As can be inferred from Table 2, among all approved ODs, the trends of work-related musculoskeletal diseases increased before 2008 and decreased after 2008 (3, 4). The WMSD approval rates were relatively high in some CODJs, whereas those of other CODJs were low. As summarized in Table 3, the WMSD approval rate was 55.3% and 57.5% in 2007 and 2008, respectively, but it decreased rapidly after 2008 and was only 47.7% in 2010 (5). Despite the 2008 amendment to ED-IACIA, controversies surrounding the compensation for WMSDs, such as the scope of degenerative WMSDs and inequality of the criteria for occupational WMSDs among CODJ members, persisted. Therefore, the workers' organization demanded an improvement of the compensation system. Government departments, employers, and employees discussed with experts ways to solve the problems associated with the compensation system. Consequently, the IACIA was amended again on June 28, 2013.

AMENDMENT OF ENFORCEMENT DECREE OF INDUSTRIAL ACCIDENT COMPENSATION INSURANCE ACT ON JUNE 28, 2013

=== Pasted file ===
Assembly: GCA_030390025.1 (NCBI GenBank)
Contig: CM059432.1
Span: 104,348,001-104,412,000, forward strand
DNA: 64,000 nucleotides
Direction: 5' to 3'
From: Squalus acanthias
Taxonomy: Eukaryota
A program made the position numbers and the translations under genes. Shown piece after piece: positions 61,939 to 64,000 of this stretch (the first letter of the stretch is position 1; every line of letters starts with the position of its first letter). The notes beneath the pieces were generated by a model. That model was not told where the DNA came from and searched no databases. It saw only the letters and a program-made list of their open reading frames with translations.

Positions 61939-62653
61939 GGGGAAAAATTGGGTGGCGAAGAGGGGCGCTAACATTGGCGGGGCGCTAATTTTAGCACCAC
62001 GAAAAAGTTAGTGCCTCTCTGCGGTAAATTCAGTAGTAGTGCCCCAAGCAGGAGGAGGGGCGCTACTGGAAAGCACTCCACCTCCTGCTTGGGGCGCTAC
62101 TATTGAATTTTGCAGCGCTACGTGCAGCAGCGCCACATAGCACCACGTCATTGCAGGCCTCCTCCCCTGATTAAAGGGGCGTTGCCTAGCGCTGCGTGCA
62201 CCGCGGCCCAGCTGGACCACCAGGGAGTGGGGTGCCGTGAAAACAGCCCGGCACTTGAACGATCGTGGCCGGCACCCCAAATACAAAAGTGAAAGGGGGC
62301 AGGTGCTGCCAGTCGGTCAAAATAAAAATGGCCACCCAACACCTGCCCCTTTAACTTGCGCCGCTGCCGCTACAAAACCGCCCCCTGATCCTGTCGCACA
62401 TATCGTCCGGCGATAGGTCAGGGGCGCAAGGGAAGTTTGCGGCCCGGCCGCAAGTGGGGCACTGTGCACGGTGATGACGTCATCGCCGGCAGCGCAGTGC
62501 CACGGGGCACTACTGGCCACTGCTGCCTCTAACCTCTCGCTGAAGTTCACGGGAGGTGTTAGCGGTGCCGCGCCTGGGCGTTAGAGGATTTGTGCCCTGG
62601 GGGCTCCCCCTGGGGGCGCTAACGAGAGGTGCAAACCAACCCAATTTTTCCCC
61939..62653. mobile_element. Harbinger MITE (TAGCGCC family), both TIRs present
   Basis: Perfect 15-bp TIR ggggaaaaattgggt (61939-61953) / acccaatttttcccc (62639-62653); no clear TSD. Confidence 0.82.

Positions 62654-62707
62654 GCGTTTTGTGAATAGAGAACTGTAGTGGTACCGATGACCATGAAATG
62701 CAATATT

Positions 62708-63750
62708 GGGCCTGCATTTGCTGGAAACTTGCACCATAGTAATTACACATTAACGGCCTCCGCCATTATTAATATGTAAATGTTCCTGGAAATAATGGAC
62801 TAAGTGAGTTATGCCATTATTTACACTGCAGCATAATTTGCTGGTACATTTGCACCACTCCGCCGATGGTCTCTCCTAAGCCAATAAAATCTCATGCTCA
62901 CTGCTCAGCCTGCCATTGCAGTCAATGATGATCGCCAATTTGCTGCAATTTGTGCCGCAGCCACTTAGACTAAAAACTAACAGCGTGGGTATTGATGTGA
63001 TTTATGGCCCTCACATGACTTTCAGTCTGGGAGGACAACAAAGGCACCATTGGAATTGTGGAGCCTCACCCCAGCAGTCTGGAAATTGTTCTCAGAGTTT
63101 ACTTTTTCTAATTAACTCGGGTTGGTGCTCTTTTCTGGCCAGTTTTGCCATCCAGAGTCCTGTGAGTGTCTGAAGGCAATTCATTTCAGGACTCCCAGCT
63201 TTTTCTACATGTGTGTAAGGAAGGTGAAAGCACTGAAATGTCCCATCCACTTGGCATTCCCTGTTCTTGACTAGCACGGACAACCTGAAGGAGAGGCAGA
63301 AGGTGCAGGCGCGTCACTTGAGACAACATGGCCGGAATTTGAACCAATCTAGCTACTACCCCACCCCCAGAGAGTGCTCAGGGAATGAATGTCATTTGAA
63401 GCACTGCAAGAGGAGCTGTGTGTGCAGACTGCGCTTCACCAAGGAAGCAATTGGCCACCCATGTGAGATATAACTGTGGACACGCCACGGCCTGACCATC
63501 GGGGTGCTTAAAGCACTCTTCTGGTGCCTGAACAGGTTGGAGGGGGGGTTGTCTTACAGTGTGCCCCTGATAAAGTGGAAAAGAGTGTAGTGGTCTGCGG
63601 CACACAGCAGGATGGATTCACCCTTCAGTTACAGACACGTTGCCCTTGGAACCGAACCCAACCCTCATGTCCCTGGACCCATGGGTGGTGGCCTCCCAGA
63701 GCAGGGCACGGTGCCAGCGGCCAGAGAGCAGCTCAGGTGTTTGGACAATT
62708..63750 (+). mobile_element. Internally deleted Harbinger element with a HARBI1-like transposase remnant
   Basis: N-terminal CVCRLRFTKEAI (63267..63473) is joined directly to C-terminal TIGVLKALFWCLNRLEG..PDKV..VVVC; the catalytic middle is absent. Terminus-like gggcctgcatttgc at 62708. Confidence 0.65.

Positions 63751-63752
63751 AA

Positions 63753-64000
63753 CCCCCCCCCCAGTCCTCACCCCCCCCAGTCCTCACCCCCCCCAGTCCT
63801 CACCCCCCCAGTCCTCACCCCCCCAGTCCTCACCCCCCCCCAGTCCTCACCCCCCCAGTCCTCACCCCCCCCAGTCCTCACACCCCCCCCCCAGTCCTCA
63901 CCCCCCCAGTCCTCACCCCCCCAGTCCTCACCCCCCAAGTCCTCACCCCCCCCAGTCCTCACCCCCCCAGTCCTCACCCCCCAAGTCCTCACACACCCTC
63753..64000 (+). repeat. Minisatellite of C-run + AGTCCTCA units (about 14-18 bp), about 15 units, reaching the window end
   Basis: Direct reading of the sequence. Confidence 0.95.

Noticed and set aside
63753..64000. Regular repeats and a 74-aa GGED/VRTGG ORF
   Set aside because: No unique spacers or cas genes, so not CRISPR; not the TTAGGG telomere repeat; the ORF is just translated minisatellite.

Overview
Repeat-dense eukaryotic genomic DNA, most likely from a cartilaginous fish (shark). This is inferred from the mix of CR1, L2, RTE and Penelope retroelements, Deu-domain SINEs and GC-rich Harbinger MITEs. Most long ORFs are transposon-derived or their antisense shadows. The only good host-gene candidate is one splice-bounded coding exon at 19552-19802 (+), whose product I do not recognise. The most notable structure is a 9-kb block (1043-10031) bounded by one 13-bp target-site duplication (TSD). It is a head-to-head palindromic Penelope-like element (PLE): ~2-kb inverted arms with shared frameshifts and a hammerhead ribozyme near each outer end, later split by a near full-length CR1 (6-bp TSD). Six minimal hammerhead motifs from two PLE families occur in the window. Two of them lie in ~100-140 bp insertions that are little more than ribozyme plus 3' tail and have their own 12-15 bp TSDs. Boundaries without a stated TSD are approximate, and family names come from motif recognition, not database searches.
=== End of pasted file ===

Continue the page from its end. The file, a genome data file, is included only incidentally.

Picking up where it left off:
The Schedule 3 of ED-IACIA regulated the specific criteria for recognition of OD, and the following sentence was added via the amendment in 2013: "If it is proved medically that the course of change from aging in the musculoskeletal disease was aggravated rapidly due to musculoskeletal-burdening work, it shall be deemed an occupational disease" (Table 4). This means that degenerative musculoskeletal diseases related with work could be considered compensable ODs. A new Regulation of the Ministry of Employment and Labor was established via this amendment; it is called "Details required to decide approval of cerebrovascular or cardiovascular diseases and musculoskeletal diseases." This Regulation includes the definition, categories, and methods of the work-relatedness of WMSDs. According to this Regulation, when a worker engaged in musculoskeletal-burdening work suffers from a musculoskeletal disease due to an accident on duty, the OD compensation process should be applied and the worker's occupational history should be considered when deciding the approval or disapproval of compensation. The Regulation stipulates that the degree of musculoskeletal-burdening work, occupational history, duration of work, past medical history, and other factors should be considered when deciding the approval or disapproval of compensation. The degree of musculoskeletal-burdening work should be decided by an ergonomist, occupational hygienist, and an occupational and environmental physician.